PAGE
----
Post-tax profits are £931,000 against £971,000 the previous year.
The Tokyo market made a strong post-crash recovery.


uk /pəʊst/ us

[ U ] mainly UK also mail COMMUNICATIONS letters and packages that are sent to homes or places of work:

to check/collect the post
to get/receive post
deliver post Did the postman deliver any post for me?
the post arrives/comes Has the post come yet?
answer/open/read post I've got a lot of post to open.

COMMUNICATIONS the public system for sending letters and packages from place to place:

first-/second-class post
be/put sth in the post The cheque is in the post, and you should receive it tomorrow.
through the post Given that most people would not wish to send their original passport through the post, they will have to get a certified copy.
The letter got lost in the post.
Dividends may be sent by post, held for collection, or paid in some other way.
arrive/come/be delivered by post Hard copy products, such as a CD or newsletter, should arrive by post within days.

[ S or U ] UK COMMUNICATIONS the time during the day when letters and packages are collected, or arrive at homes and places of work:

the first/last post
catch/meet/miss the post The letter needed to be sent today, but I missed the last post.
by return (of) post

COMMUNICATIONS if you reply to a letter by return of post, you reply by sending a letter back almost immediately:

Please send the invoice back by return of post.

[ C ] a job in a company or organization, especially an important one that pays well:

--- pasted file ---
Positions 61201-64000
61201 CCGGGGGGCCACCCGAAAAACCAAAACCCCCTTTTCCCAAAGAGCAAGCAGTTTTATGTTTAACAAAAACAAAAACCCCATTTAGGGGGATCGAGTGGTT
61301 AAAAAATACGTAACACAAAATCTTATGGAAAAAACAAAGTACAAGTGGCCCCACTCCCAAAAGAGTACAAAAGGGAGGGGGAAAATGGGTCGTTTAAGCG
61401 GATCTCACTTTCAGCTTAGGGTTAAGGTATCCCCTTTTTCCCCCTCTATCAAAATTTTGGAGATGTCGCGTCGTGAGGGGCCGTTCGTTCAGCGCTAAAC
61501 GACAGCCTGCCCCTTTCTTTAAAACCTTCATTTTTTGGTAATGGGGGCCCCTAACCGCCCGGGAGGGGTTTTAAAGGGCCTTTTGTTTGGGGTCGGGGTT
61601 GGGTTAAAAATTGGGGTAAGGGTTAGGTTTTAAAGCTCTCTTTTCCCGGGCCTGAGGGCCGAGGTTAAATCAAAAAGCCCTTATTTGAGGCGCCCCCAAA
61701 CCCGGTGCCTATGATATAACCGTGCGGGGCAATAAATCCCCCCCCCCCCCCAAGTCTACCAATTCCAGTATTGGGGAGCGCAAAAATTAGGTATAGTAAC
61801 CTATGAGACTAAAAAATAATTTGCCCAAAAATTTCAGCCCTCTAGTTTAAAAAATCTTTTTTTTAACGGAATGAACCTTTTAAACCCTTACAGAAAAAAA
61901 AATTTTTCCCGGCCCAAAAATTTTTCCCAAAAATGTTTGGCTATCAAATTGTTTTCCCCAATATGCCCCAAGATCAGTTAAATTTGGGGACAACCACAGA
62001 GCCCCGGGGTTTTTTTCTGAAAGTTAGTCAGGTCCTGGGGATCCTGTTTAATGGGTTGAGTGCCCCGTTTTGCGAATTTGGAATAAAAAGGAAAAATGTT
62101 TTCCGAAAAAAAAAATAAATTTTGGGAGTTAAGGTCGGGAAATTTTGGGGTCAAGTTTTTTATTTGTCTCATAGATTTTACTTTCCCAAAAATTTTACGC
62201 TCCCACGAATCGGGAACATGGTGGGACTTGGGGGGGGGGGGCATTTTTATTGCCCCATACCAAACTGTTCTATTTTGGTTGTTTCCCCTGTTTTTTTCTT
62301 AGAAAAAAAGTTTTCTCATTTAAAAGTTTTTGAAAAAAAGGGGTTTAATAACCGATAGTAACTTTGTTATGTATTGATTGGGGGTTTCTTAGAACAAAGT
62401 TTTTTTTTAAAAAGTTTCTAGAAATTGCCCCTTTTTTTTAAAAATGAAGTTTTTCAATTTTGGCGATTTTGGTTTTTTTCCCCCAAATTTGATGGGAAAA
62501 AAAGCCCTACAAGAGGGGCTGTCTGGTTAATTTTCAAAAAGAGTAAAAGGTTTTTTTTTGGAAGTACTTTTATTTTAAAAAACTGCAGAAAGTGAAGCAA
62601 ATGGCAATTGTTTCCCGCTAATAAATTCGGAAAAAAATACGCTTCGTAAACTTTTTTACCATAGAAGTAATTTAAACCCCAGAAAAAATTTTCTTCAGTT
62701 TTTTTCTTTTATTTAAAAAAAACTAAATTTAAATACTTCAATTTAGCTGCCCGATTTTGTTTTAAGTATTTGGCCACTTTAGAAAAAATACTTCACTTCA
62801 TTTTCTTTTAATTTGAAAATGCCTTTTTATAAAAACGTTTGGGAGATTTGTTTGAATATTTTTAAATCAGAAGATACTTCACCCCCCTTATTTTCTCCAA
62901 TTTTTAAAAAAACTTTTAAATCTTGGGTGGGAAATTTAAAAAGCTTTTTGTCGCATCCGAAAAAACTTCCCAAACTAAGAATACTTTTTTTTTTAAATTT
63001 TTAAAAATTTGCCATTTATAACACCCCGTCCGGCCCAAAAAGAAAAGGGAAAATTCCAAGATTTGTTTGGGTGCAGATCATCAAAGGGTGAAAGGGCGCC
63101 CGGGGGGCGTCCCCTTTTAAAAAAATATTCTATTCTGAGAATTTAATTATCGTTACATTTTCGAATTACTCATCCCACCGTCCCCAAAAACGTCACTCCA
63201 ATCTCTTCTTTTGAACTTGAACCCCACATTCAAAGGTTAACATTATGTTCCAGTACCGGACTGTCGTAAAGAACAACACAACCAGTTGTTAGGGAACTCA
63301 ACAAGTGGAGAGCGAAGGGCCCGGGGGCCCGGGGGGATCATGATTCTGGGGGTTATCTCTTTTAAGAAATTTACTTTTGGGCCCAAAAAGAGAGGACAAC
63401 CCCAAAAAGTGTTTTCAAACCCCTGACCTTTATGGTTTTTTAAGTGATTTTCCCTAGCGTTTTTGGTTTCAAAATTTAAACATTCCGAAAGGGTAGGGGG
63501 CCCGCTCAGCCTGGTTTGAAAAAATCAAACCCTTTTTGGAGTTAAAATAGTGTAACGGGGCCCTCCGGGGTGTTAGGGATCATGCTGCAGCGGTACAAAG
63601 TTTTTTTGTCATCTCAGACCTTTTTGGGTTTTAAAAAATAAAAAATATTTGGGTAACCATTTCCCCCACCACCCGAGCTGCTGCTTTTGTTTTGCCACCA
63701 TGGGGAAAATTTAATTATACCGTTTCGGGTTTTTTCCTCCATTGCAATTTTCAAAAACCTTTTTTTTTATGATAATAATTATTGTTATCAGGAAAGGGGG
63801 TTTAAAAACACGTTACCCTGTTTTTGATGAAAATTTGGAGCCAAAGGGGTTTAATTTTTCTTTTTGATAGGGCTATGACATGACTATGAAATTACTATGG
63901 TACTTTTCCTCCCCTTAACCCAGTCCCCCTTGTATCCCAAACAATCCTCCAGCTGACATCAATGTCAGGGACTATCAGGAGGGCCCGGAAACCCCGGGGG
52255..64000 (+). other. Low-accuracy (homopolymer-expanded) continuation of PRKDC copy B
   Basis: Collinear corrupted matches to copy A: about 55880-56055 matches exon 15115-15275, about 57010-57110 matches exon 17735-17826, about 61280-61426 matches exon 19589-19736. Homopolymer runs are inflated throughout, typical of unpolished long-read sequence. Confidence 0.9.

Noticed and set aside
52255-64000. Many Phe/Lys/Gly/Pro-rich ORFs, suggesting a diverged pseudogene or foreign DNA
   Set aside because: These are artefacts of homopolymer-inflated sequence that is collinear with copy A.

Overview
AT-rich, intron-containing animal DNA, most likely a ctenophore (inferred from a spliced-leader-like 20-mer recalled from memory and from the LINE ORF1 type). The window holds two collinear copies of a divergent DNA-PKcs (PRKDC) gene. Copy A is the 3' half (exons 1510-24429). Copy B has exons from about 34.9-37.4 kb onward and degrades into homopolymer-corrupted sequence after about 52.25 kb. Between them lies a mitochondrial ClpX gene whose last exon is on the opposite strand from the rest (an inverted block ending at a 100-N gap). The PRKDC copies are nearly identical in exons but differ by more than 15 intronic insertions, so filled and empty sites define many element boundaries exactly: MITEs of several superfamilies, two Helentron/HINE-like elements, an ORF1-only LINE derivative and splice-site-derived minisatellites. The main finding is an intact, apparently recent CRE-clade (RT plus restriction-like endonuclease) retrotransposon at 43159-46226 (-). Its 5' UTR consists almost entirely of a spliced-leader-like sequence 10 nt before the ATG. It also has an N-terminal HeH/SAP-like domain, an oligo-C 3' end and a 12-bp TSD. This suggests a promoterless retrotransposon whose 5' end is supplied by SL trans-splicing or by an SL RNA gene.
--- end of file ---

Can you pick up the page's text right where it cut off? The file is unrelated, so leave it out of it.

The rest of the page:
accept/hold/remain in a post He has held the post of commercial director since 2002.
apply for/be appointed to/take up a post She has applied for the vacant manager's post.
advertise/fill a post Almost a third of employers said they had not received one application for a post they had advertised.
a government/teaching post
resign (from)/leave a post She was forced to resign from her £300,000-a-year post after the scandal.
be removed/step down from a post

[ C ] also posting IT a message or information that is put on a website, or sent to an internet discussion group for all the members to read:

The site is seeing 10,000 posts per hour from its 50,000 members all over the world.
a blog post

postverb [ T ]

uk /pəʊst/ us

UK US mail COMMUNICATIONS to send a letter or package to someone by mail:

post sth to sb/post sb sth I'll post the details to you.
post (off) sth Have you posted off your application form?

UK US mail COMMUNICATIONS to put a letter or package into a postbox (= official public box for mail) so that it can be sent:

Could you post this letter for me please?

to announce a company’s sales, financial results, etc.:

post gains/losses/profits The oil company posted profits of $25.1 billion.
post an improvement/a rise/a decline They posted a 16% rise in sales.

to send someone to a particular place to work for a period of time:

be posted to sth He has been posted to Pakistan for six months.

to put a notice in a public place in order to make something known to other people:

be posted (up) on sth Company announcements are usually posted on the bulletin board.
The rules include requiring businesses to post signs stating that smoking is not allowed.

IT to put a message or information on a website for other people to read:

The State Department posted a notice on its website saying that applicants may wait 10 weeks for passports.
post sth on a website/online/on the internet The reports were written up and posted on the internet.
post bail

LAW to pay money so that a person who has been accused of committing a crime can be free until their trial:

He is now free after posting $20,000 bail.
keep sb posted

to continue giving someone the most recent information about a situation that involves them:

I'll keep you posted on any new developments with the deal.

(Definition of “post-” from the Cambridge Business English Dictionary © Cambridge University Press)